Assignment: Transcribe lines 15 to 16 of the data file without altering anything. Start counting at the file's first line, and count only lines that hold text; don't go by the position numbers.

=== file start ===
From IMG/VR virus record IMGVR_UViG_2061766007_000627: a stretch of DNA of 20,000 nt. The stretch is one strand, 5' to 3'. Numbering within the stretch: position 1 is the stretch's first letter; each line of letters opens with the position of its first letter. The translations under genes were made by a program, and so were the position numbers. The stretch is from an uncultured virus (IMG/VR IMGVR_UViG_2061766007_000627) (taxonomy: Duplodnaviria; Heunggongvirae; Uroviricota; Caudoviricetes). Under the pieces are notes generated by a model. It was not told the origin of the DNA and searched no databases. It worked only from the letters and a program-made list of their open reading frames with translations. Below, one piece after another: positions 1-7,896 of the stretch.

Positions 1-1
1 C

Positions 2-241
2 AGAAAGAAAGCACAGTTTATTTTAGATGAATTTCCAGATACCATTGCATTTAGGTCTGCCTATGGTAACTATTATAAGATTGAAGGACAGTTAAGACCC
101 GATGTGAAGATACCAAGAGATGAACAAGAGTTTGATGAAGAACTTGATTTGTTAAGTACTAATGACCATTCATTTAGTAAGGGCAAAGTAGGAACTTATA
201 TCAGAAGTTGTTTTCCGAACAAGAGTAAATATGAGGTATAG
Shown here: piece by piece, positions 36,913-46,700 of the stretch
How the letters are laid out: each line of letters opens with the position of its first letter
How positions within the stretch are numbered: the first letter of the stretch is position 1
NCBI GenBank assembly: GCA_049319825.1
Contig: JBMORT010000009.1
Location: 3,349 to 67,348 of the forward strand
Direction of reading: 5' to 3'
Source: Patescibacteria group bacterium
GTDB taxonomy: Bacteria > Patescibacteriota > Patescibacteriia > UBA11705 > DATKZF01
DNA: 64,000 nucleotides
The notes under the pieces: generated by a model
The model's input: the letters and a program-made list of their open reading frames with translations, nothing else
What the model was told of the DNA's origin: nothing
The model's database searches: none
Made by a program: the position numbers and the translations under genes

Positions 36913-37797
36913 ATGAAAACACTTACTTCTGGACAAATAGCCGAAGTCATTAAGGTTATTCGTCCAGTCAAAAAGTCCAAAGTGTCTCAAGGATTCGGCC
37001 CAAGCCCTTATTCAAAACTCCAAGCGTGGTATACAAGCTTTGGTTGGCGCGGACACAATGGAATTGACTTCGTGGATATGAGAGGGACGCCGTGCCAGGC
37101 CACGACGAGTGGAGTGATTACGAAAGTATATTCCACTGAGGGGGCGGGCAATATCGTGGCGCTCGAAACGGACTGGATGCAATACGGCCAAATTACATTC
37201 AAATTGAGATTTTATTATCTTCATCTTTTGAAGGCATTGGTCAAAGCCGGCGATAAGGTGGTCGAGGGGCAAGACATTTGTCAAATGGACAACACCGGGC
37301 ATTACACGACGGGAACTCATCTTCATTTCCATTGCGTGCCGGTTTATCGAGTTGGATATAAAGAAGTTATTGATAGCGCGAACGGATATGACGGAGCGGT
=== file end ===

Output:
Source: Patescibacteria group bacterium
GTDB taxonomy: Bacteria > Patescibacteriota > Patescibacteriia > UBA11705 > DATKZF01